Johni Broome is coming back after testing the waters for the 2023 NBA Draft. Auburn’s coach, Bruce Pearl, stated during the offseason that Johni was likely to be a second round pick had he stayed. Even with that being the case, I do not have Broome within my preseason Top 60, but I do have him within striking distance as he is residing in my Top 90. His baseline skills are enough to draw the interest of scouts but, if he continues to grow in his shooting and facilitating, Broome will have a well-rounded game that every NBA will be coveting.
Jaylon Tyson | 6’7” | 210 lbs. | California | Junior
One of the players that I came away most impressed with that I feel is more of an “out there” prospect is Jaylon Tyson. Tyson was heavily coveted once he decided to hit the transfer portal, as he put up a quietly productive year for Texas Tech. As a full-time starter with the Red Raiders, Jaylon put up over ten points per game, six boards per game, and an assist per game. He was pretty efficient and his athleticism popped on a nightly basis.
The move to Cal is an interesting one, as the team picked up a number of transfers. Considering the number of places that lobbied for his services, I feel it’s safe to assume that he will be heavily featured for the Golden Bears.
We all know the name of the NBA game is pace and space, along with having an expansive skill set. This is what makes Tyson a must-watch for the year. With Texas Tech last season, Jaylon was able to convert on 43-of-107 shots from downtown—over 40%. The variety of ways he can hit them is what makes him such an enticing player to monitor.
The shot is slightly unconventional, as the shooting motion is over the right shoulder. Basketball has produced many players with unique shooting motions that have inhibited them from the highest of heights in the game. Some of the most fun players the NBA has ever seen produced, though, have the funky jumpers. Again, Tyson’s isn’t all that eccentric, but it’s certainly not textbook.
Synergy graded him within the 90th percentile (Excellent) on catch-and-shoot plays. On guarded shots, he was in the 80th percentile (Very Good), and was in the 82nd percentile (Very Good) when left open.
Listed at 6’7”, Tyson presents a credible target when diving to the rim. On this clip, you get a chance to look at how this guy can play off of a big man within the natural flow of the offense. His footwork, ability to lull the defender to sleep, and, of course, natural offensive talent all lead to a seemingly easy bucket.
When working off of cutting plays, Jaylon was ranked in the 97th percentile (Excellent). Admittedly, this was on low volume—19% of his plays—but it serves as a good foundation to build upon to fill out his draft resume.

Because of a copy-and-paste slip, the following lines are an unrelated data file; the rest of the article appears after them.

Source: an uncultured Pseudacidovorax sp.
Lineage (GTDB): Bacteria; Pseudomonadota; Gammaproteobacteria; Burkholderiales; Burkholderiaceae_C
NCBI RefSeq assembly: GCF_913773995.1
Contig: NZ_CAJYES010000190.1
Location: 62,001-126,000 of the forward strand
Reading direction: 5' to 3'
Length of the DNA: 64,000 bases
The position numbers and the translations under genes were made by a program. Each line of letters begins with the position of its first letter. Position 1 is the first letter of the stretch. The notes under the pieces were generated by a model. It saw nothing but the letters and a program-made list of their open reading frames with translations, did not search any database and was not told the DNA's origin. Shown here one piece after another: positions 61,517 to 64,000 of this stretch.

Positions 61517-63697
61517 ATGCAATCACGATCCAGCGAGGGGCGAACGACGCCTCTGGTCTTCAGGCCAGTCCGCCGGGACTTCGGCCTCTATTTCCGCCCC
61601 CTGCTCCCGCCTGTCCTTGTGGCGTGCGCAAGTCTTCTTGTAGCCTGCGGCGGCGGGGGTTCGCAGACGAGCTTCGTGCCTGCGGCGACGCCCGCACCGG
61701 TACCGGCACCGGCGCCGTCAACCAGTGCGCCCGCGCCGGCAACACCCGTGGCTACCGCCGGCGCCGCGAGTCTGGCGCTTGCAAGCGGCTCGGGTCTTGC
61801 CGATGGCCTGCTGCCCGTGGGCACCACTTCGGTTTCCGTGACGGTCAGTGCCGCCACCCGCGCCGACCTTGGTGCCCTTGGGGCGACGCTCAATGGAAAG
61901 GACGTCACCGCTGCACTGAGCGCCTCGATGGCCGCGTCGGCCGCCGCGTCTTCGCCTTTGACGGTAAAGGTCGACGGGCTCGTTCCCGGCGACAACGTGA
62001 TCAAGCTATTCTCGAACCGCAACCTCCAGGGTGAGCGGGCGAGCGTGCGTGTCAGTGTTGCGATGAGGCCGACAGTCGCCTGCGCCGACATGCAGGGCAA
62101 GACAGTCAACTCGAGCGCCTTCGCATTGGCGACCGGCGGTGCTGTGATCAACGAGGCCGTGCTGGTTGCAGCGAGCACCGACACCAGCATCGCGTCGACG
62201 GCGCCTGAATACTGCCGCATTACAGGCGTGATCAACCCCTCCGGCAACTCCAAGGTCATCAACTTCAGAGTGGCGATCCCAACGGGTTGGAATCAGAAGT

Due to being an above-average athlete with an above-average basketball IQ, Tyson pieced together a very impressive defensive season with Texas Tech. Jaylon was in the 80th percentile (Very Good) in overall defense. His steal percentage was at 2.8, while his block percentage was at 1.5. He was one of only 51 players in college hoops last season to record such numbers with a minutes percentage of at least 65. Interesting note: He was one of only seven players who had those same numbers while shooting over 40% from three.
His decision-making on defense was also very promising, as he was close to a 1:1 ratio of steals and blocks to the number of fouls he committed. His size allowed him to match up well to his primary assignments, while also being able to switch on a wide variety of positions.
Tyson was a player who recorded more turnovers than assists last season. Obviously, that is undesirable. I do feel that he has the skill set to make some strides in this department, though. Jaylon does use his handle to allow him to get to the spots he likes on the court in order to score, and I do think he has the vision to see some slightly above-average passing windows. If he can become more of a hub offensively at Cal, then we might be able to see more plays like the one above.
He can be elusive off of the bounce, and he shows the required ball skill to be more dynamic getting his teammates open by pressuring the defense. This is, admittedly, more hypothetical than it is a reality. Otherwise, Tyson would undoubtedly be more discussed in the draft community. Even with the negative assist-to-turnover ratio, Tyson still graded out in the 59th percentile (Good) in all possessions including assists.